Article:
Recent Posts
Matt Shrader Debates over theological education are nothing new. Why do we have seminary theological [more]
Last week I highlighted the fact that the Enlightenment essentially created a Worldview without God, [more]
De gustibus non est disputandum, said the ancient Romans. There is no disputing over taste, [more]
In Acts 15:1–35, the Jerusalem Council concluded that requiring Gentile believers to be circumcised and [more]
Kevin T. Bauder Abraham entered the Promised Land as a foreigner. Although he spent virtually [more]

A good and bad way to use Lent

It’s that time of year again, a time when Evangelical Christians debate whether or not it is a good thing to observe Lent. My answer to that question is always the same: it depends on what you mean by “Lent” and “observe.”

Here is a short note I have sent our congregation on occasion to explain how we do and don’t use Lent (and the Church Year in general) in our church:

There are two ways a church can use the Church Year: as a helpful tool or as a legalistic burden. At our church, we use the Church Year (Advent, Christmas, Epiphany, Lent, Palm Sunday, Holy Week, Easter, Ascension Day, and Pentecost) as a tool that guides our Scripture readings and hymns, directing our attention to the coming, life, sufferings, death, resurrection, and ascension of our Lord and Savior, Jesus Christ.

Some church traditions, however, require the observance of certain practices during Lent like penitence, fasting, putting ash on one’s head, abstaining from meat, etc., some even believing that such practices earn us merit and favor with God.

At our church, we have two thoughts about this: First, we firmly believe that Christ sufficiently suffered on our behalf, and therefore those who believe in him need not “participate” in his suffering in any way, especially not in an attempt to earn favor with God. We are fully favored by God in Christ! So we want to deliberately avoid any notion of Lent that creates theological confusion.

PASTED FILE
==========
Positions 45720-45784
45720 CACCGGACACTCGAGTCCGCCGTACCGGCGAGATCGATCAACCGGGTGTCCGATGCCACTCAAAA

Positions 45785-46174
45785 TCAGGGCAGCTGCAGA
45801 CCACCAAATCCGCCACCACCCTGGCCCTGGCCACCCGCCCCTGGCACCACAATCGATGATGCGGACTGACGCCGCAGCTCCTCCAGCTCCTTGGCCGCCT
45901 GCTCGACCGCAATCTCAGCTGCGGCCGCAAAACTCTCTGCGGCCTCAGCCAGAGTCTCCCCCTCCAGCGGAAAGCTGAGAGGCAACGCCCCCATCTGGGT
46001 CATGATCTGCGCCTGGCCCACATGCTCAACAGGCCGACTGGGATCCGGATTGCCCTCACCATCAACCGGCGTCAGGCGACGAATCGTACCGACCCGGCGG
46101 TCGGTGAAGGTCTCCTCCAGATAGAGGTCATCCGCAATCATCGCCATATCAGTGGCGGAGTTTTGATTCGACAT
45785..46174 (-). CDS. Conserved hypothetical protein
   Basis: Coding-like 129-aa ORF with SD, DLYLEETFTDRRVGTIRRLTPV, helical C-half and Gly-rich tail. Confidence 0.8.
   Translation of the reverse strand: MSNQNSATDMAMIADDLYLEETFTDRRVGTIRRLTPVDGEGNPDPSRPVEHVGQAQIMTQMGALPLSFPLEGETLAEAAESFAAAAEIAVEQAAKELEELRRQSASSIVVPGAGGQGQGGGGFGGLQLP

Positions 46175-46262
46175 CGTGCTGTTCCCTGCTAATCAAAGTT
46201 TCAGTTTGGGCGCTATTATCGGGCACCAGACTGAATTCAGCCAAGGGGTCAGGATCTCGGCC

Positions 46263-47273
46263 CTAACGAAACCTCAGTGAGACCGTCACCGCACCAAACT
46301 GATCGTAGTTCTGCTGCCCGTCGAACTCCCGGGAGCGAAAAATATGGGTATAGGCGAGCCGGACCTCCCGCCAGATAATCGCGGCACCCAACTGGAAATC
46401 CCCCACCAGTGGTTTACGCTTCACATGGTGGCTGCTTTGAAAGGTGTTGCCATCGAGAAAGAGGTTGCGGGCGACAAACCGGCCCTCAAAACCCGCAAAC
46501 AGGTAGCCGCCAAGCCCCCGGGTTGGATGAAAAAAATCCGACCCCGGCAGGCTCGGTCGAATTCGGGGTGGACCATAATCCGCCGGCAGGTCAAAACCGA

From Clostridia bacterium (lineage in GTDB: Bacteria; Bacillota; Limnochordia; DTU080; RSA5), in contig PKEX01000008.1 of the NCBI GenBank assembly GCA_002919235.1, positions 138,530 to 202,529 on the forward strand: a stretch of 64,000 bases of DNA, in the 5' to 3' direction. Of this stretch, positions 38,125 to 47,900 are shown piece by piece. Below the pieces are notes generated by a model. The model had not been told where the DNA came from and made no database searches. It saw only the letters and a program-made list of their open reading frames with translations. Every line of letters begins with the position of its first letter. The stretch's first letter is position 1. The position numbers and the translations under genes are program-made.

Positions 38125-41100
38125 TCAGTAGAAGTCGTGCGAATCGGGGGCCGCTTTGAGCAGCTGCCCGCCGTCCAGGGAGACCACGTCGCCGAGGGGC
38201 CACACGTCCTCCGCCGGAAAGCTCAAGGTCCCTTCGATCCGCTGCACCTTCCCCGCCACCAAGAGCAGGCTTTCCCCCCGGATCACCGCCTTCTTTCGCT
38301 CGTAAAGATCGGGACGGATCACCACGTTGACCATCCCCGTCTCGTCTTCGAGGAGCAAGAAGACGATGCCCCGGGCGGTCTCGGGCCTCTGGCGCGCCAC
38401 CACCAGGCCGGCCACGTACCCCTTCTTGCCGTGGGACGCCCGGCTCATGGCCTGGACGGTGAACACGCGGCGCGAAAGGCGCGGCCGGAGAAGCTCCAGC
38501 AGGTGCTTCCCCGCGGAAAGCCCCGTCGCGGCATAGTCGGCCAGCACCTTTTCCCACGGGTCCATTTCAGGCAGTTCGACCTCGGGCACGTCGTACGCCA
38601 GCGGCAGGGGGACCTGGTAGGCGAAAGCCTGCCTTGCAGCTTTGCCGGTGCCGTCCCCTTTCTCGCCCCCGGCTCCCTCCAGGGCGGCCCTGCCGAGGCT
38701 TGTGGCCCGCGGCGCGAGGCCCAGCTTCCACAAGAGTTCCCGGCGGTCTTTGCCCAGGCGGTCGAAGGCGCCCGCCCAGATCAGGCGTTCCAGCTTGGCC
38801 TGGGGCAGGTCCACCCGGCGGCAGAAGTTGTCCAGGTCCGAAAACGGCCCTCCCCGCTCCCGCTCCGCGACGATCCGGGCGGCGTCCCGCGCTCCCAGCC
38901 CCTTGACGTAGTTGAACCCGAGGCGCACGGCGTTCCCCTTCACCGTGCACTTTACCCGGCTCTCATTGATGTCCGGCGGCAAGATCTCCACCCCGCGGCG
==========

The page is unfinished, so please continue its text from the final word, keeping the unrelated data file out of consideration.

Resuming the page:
Second, we believe that if individual Christians wish to fast or observe some of these other practices as spiritual disciplines, they certainly have biblical freedom to do so. But Jesus also clearly commanded that when we fast, we should do so in secret (Matt 6:16-18), and as a church we certainly may not make any of these practices a spiritual requirement (Romans 14:1-12).

So we will use the next six Sundays as a tool to remember various occasions in the life of Christ that led him to suffer for us on the cross. We do so, not to participate in his suffering or earn merit with God, but remembering that Jesus cried “It is finished,” having accomplished all the suffering necessary for our redemption!

If you are interested, here are a couple good articles that present the historic Reformed understanding of Lent:

Lent and the Regulative Principle of Worship

Repent of Lent: How Spiritual Disciplines Can Be Bad for Your Soul

Liturgy is cool

Scott Aniol

About Scott Aniol

Scott Aniol is the founder and Executive Director of Religious Affections Ministries. He is Chair of the Worship Ministry Department at Southwestern Baptist Theological Seminary, where he teaches courses in ministry, worship, hymnology, aesthetics, culture, and philosophy. He is the author of Worship in Song: A Biblical Approach to Music and Worship, Sound Worship: A Guide to Making Musical Choices in a Noisy World, and By the Waters of Babylon: Worship in a Post-Christian Culture, and speaks around the country in churches and conferences. He is an elder in his church in Fort Worth, TX where he resides with his wife and four children. Views posted here are his own and not necessarily those of his employer.

Leave a reply